My Chronic Illness and Financial Planning

When I was about 15 I got sick and I was eventually diagnosed with multiple autoimmune diseases.   I had some vague symptoms of illness since I was a toddler. As far as I know, I am the only one in the world with this combination of rare autoimmune conditions therefore the prognosis is uncertain. Every day I feel like I have the flu, but I don’t ever feel much better.  I also deal with extreme fatigue. I’ve had to tailor my life accordingly.

I’ve decided to live as easy a life as possible. I know I’m mentally capable of more but, I cannot physically handle the demands of rigorous work. Right now I’m comfortable working a low stress job. The pay might not be the greatest, but it adds a lot of stability and benefits.  My disease is exacerbated by stress.When you are stressed it ramps up the body’s fight response. This in turn leads to a worsening of autoimmune disease since it’s essentially the body attacking itself. So all these choices (lower stress, lower paying job) have been the right ones for my situation.

One of the things I managed to do despite having a chronic illness was get through  graduate school.  I received a series of scholarships and fellowships that allowed me to pursue higher education with no student loans.  It was rough but it allowed me to start my first job, making enough to take care of me without too many inconveniences.

Although it might not sound like a necessity, I pay a premium to live close to work.  My rent is $1,650/month to be exact. I cannot handle a long commute.  I live alone which makes for a more relaxing environment. Roommates are out of the question at this point because they also add a layer of stress.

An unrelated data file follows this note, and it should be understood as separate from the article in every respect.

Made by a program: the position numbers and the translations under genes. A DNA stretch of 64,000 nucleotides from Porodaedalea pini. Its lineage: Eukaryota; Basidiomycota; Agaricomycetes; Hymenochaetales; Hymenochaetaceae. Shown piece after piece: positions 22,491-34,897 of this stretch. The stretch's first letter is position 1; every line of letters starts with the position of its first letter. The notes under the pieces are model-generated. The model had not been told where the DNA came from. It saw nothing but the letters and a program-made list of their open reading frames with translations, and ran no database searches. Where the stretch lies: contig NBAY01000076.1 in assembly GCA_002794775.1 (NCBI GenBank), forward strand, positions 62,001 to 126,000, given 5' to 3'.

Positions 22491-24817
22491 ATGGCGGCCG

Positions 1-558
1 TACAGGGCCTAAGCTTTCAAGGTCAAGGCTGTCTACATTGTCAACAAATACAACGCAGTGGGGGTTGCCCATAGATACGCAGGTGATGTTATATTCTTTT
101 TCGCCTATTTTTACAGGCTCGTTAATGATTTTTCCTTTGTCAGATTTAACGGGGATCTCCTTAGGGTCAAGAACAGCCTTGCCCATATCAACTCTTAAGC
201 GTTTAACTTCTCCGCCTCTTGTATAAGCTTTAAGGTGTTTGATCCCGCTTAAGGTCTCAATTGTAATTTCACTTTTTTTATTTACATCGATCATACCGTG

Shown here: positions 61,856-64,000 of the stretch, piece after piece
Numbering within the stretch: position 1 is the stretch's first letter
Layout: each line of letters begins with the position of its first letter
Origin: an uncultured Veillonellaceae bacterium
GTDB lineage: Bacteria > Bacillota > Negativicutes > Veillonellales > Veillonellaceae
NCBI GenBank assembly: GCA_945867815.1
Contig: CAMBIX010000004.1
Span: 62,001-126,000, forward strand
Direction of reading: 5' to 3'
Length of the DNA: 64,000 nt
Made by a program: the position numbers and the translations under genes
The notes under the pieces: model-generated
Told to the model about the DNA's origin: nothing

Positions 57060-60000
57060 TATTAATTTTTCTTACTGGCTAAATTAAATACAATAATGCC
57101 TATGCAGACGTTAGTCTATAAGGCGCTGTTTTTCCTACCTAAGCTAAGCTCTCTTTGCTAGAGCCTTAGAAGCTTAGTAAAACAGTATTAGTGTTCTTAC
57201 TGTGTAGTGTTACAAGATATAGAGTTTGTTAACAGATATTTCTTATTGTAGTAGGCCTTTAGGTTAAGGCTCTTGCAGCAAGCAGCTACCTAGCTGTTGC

I pay a lot for healthcare in general, but the healthcare I receive is great.  I established a Flexible Spending Account (FSA). This year I am setting aside $2000 for my medical expenses. It’s 1 months into the year and I’ve blown through $300 of it.

Unfortunately I am in no shape for a side hustle or actively generating passive income beyond investments due to my level of fatigue.


2 thoughts on “My Chronic Illness and Financial Planning

  1. Rough place to be. Do you know for sure that hard work and hard physical exercise really worsens your condition? Since you are a unicorn of sorts with a unique malady it may be up to you to find your own limits. I wouldn’t assume you are limited until you prove it by pushing yourself to a crisis. Otherwise you may live a needlessly limited life. But you know you, I don’t, but I have had one undefined serious illness that officially doesn’t exist and another one that hits only one in 100,000 and am pretty much back to normal after lots of distance running to build my strength back. Good luck, sorry you have that load to carry.


    • Thanks Steve, unfortunately the way things are currently, my life is fairly constrained due to my physical limitations. I am only physically capable of standing and sitting up for so long, for instance. Because of this I need certain accommodations at work that I know not every employer is willing to work around. In other words, I’m not restricting myself or holding myself back in fear of making things worse, I physically can’t without immediate consequences. From what I know from people with the same or similar conditions, I would consider myself to be fairly high functioning. I really want to focus on enjoying life rather than spending my time stressing about work, and I think that, thanks to my education, that is the way I am living my life.

      I am glad you’ve found an exercise routine that’s been helpful for you, I hope to get there some day. And I hope your health continues to improve.


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